I studied statistics years ago and have forgotten it all so these may seem like general conceptual questions than anything specific but here is my issue.

I work for an e-commerce website as a UX Designer. We have an A/B testing framework that was built years ago which I am beginning to doubt it.

The metric we make all our decisions on is known as conversion, and it is based on the percentage of users that visit the site, end up purchasing something.

So we want to test changing the colour of the Buy button from Green to Blue.

The control is what we already have, the Green button where we know what our average conversion rate is. The experiment is replacing the Green button with the Blue button.

We agree 95% significance is the confidence level we are happy with and we turn the experiment on, leave it running.

When users visit the site, behind the scenes there is a 50/50 chance they will be sent to the control version (green button) Vs the experiment version (blue button).

After looking at the experiment after 7 days, I see a 10.2% increase in conversion in favour of the experiment with a sample size of 3000 (1500 going to the control, 1500 to the experiment) and a statistical significance of 99.2%. Excellent I think.

The experiment continues, the sample size grows and then I see a +9% increase in conversion with a significance of 98.1%. Ok, keep the experiment running longer and now the experiment shows just a 5% lift in conversion with a statistical significance of only 92%, with the framework telling me I need 4600 more samples before I reach 95% significance?

At what point is the experiment conclusive then?

If I think of say a clinical trial process where you agree on the sample size in advance and on completing the experiment you see a 10% improvement of whatever metric to 99% significance, then the decision is made that that drug then goes to market. But then if they’d done the experiment on 4000 people and they see a 5% improvement of whatever metric to only 92% significant then that drug wouldn’t be allowed to go to market.

Should we agree on a sample size in advance and stop once that sample size is reached and be happy with the results if the significance was 99% at the point of turning the experiment off?

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    $\begingroup$ You might consider using a different approach based on ranking & selection. $\endgroup$
    – pjs
    Commented May 2, 2018 at 20:09
  • $\begingroup$ I came across this movie (youtube.com/watch?v=fl9V0U2SGeI). Sounds to me like it answers you question exactly. $\endgroup$
    – Nathan
    Commented May 2, 2018 at 22:16
  • $\begingroup$ Also worth noting the underlying thing of study is highly reflexive, fast moving and requires constant repeat testing. Layouts, colours, buttons etc move fast as new sites, standards and styles appear. Also a high level of combinatory issues (that button might return different results with a slight tweak to background colour etc). As a result, regardless of significance levels you can't have a very high 'true' level of confidence (and certainly not for long periods) in the results even if they look very strong. $\endgroup$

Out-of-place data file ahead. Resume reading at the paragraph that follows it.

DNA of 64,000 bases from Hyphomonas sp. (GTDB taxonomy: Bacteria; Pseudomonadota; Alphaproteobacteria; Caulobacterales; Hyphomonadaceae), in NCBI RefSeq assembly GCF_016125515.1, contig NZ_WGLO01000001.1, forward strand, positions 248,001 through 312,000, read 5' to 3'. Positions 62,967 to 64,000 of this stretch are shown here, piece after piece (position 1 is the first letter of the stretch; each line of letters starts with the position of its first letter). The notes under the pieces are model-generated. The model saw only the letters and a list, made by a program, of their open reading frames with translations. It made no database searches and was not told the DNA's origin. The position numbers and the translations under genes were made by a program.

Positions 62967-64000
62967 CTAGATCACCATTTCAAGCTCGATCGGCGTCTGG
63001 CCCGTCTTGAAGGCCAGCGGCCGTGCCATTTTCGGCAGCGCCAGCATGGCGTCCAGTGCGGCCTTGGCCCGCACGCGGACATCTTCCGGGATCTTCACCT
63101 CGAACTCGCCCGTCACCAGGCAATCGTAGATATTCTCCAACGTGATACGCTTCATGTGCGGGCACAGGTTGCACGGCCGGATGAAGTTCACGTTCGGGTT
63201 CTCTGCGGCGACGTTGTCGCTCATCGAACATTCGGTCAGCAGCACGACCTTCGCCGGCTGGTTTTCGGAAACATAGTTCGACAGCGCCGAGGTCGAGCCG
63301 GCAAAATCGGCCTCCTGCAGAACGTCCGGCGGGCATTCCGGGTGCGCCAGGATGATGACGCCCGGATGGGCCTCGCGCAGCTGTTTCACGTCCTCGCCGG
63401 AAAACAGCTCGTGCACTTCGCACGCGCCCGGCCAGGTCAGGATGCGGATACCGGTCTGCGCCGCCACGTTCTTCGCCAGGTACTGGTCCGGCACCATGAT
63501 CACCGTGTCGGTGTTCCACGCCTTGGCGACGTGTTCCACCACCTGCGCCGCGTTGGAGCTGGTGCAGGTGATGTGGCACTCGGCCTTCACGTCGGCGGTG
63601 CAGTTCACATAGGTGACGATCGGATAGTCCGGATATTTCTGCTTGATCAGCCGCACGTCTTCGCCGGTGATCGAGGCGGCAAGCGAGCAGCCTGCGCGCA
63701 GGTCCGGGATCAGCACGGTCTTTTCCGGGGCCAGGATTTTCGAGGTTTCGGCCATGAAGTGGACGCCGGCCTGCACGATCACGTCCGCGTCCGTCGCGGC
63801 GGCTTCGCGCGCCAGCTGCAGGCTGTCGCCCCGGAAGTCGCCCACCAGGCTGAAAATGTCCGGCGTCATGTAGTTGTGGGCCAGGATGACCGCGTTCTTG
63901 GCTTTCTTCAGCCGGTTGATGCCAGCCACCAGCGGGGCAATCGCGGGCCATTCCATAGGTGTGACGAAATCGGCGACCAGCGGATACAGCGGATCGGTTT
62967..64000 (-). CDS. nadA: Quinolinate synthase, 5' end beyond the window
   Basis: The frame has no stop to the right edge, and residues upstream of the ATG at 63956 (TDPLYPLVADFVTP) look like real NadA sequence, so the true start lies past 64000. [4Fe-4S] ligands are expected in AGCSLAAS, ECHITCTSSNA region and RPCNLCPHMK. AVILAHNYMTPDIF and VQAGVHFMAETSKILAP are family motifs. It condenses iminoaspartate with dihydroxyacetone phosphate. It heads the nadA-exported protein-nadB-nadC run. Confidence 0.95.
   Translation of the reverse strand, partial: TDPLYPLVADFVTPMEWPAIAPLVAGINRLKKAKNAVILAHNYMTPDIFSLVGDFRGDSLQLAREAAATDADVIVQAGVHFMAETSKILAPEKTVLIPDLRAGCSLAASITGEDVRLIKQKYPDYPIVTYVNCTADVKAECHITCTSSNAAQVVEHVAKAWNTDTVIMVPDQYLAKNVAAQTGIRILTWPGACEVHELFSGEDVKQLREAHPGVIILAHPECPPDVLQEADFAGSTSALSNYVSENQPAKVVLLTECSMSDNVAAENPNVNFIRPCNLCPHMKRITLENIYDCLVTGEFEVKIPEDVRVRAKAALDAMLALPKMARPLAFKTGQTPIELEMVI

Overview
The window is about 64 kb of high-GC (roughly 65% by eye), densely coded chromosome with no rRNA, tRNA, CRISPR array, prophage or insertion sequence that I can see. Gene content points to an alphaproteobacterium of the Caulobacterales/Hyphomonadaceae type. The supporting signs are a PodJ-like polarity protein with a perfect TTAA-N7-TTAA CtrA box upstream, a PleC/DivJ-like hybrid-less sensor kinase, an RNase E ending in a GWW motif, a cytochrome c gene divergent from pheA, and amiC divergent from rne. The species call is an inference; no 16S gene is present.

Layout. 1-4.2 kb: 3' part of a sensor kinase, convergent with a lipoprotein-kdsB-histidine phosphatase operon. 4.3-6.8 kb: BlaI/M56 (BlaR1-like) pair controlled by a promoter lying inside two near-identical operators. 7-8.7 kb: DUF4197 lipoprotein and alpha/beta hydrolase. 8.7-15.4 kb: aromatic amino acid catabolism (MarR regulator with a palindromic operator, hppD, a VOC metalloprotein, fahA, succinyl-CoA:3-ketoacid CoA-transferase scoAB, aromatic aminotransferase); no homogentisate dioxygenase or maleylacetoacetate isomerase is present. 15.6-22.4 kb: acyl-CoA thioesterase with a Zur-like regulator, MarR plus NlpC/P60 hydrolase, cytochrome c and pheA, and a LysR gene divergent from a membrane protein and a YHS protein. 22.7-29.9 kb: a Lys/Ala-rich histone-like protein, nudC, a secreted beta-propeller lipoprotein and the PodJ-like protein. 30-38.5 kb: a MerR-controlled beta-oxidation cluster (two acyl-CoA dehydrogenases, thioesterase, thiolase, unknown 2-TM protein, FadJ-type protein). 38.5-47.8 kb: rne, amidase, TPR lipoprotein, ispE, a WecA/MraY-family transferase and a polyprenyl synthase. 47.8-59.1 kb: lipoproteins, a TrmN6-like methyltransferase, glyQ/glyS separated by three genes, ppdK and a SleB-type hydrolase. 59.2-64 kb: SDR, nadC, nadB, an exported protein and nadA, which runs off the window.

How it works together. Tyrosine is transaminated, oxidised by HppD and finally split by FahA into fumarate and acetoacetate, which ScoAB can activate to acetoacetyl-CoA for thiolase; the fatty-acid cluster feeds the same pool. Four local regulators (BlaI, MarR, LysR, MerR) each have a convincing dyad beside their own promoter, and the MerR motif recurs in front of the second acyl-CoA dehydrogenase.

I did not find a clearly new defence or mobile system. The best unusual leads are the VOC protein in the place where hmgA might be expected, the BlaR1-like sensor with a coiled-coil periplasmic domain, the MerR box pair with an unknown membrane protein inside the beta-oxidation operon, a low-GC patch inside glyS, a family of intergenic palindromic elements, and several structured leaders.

– Philip
    Commented May 3, 2018 at 11:25

5 Answers 5


I think the concept you are searching for is sequential analysis. There are a number of questions on this site tagged with the term which you might find useful, perhaps Adjusting the p-value for adaptive sequential analysis (for chi square test)? would be a place to start. You could also consult the Wikipedia article here. Another useful search term is alpha spending which comes from the fact that as you take each repeated look you should regard it as using up some of your alpha (significance level). If you keep peeking at your data without taking the multiple comparisons into account you run into the sort of problem which you outline in your question.

  • $\begingroup$ Thanks, that's some good reading recommendations. I wouldn't even know what to have searched for otherwise. Will consume this. $\endgroup$
    – Tech 75
    Commented May 2, 2018 at 19:12

At what point is the experiment conclusive then?

I think this is where the error in thinking is. There is no point at which the experiment can be "conclusive" if you take that to mean "deductively prove causation". When you're doing an experiment that involves a statistical test, you need to make a commitment regarding what evidence you consider to be good enough.

Statistically-sound experimental procedures give you results with known rates of false positives and false negatives. If you have chosen a procedure that uses 0.05 as the threshold for significance, you're saying that you are willing to accept that in 5% of the cases where there is actually no difference, your test will tell you that there is a difference.

If you deviate from the procedure in the ways you describe (not choosing a stopping point ahead-of-time, simply running the test until your computed p-value drops below 0.05, or running the entire experiment multiple times until you get a positive result, etc.), you are making it more likely that your test will tell you that a difference exists when there is in fact no difference. You are making it more likely that you will get fooled into thinking your change has been effective. Don't let yourself get duped.

Read this paper: False-Positive Psychology Undisclosed Flexibility in Data Collection and Analysis Allows Presenting Anything as Significant

It highlights several ways that you can improperly interfere with a testing procedure that make it more likely for you to get fooled, including the exact scenario you describe (not knowing when to stop an experiment).

Other answers give you some solutions to mitigate against these problems (sequential analysis, Bonferroni correction for multiple comparisons). But those solutions, while able to control the false-positive rate, typically reduce the power of the experiment, making it less likely to detect differences when they do exist.